The Cult and The Occult
The Cult and The Occult
“There are more things in heaven and earth, Horatio, than are dreamt of in your philosophy,” said Shakespeare through his Hamlet centuries ago. And the statement has proved true time and again, not only at high planes of philosophy, but also in relation to our matter-of-fact experiences and encounters.
In his interesting work, According to Evidence, Erich Von Daniken (the author of Chariot of the Gods) refers to this incident: a ten year old boy, all agog with excitement, announced before his classmates that he had just seen a cat with two tails. He was laughed at; the teacher branded him an incorrigible liar and brutally caned him. The boy, obsessed with the desire to remove the stigma, forgot everything else and roamed about looking for the cat. He was derided even more. He went crazy and one evening hanged himself.
While the burial service for the boy was on in the presence of his classmates, lo and behold, the creature that was seen by everybody jumping over the graves was a cat with two tails!
If from time to time our very familiar world stunned us with such unfamiliar phenomena, no wonder that we expect the world hidden from our senses, the occult world, to be teeming with the marvelous and miraculous.
Mystics and occultists would not deny this, but they would hasten to add that an entry even into the supernatural world could be a ‘natural’ process; the seeker could prepare himself for that through a gradual ennobling of his own comprehension and a broadcasting of his consciousness. He won’t go hunting for the miraculous; he will not care to marvel at a paper-weight suspended in the air, for, he would have mastered the subtle art of marveling at the earth’s, the moon’s and the mighty sun’s perpetual suspension in the air. He will not suspend his breath at something being created out of nothing, for he would have learnt to enjoy that continuous divine magic in everything around him. He will be able “To see a world in a rain of sand/ And a Heaven in a wild flower.”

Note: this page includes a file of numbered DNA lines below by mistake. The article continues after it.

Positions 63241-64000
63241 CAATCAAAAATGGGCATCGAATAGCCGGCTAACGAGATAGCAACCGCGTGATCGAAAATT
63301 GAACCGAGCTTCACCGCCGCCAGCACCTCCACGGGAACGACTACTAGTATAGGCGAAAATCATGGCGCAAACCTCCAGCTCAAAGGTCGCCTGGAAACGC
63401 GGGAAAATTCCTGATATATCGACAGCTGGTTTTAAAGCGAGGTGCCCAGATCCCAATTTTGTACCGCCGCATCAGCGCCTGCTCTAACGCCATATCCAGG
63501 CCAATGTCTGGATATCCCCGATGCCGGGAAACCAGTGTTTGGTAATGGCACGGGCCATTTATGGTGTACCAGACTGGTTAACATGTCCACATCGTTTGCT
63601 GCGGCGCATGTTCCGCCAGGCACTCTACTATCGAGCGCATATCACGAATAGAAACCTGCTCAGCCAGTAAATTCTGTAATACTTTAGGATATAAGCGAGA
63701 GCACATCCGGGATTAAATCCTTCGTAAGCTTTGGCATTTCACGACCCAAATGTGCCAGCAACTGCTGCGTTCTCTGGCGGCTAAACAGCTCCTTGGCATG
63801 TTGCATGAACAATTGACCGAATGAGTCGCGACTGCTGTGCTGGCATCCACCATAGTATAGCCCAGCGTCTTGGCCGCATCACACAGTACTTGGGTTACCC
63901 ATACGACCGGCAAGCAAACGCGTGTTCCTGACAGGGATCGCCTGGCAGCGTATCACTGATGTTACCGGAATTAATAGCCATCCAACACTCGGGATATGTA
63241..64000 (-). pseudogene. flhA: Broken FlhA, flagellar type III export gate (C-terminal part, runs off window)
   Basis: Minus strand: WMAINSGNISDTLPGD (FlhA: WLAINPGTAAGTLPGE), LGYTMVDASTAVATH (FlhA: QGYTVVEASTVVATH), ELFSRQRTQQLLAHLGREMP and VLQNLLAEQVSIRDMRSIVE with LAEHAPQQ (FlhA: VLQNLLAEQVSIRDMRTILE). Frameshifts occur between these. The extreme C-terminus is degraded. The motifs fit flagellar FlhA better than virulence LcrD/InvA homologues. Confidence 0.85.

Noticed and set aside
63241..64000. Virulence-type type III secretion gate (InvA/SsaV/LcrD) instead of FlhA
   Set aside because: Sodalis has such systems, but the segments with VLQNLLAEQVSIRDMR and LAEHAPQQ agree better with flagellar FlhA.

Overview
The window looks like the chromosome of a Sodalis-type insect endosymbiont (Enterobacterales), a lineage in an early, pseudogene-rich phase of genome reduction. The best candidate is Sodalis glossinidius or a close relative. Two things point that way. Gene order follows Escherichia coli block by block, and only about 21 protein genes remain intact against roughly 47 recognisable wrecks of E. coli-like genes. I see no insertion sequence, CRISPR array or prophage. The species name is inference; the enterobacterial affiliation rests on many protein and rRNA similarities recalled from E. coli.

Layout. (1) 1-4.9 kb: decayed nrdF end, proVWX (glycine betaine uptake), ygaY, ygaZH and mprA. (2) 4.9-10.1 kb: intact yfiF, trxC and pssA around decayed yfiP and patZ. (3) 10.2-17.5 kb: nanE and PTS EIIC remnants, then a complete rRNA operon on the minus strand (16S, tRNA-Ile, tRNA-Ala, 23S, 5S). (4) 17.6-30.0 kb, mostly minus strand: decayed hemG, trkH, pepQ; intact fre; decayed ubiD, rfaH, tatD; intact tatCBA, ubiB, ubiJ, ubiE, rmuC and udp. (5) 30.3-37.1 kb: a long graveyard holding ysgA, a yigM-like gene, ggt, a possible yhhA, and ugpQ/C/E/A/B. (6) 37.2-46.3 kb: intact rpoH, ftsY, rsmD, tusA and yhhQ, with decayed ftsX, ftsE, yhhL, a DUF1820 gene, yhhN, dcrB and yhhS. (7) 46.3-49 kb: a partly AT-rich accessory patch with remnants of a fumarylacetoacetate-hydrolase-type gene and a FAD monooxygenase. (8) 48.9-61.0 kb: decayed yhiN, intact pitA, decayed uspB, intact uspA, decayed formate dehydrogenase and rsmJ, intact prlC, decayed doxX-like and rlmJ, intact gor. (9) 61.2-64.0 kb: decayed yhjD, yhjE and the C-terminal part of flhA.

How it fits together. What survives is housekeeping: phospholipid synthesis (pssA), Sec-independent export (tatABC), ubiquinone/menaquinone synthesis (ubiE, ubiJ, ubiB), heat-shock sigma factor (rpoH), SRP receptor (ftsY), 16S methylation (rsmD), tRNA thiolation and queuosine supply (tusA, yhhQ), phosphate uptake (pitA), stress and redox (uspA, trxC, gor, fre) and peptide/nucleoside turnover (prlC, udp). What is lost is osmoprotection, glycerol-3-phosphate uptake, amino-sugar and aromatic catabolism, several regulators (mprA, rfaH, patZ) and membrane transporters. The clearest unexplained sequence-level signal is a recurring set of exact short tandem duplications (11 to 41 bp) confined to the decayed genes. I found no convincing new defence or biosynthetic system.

But to develop this attitude is not that easy. A touch sublime may awaken a seeker at a blessed moment in his life and along with the experience may come a certain power behind it – because every thought, every idea of a supra-physical plane has a power behind it – greater than the power that accompanies the normal thoughts and ideas. Inspired by that power, the seeker may feel the urge to impart what he thinks to be a revelation exclusive to him to others ready to listen to him.
And there are so many of us ready to listen – to a message that opens up a vision of a life greater than our life tied to birth, struggle and death – to the word that would give us hope and strength qualitatively different from the hope and strength the ordinary society or the mundane authority can give.
Unfortunately the seeker who had the touch sublime begins to forget that he had only been a channel; he was not the source. In other words, that part of his consciousness which had momentarily received the light is soon overshadowed by the other parts still dominated by his ego. In the Providential scheme of things, according to which even two leaves have been real, he will say, by assertion or by implication, that his alone is the Truth. A cult is formed. G.K.Chesterton made this condition the butt of his observation that mysticism begins in mist, centres in ‘I’, and ends in schism!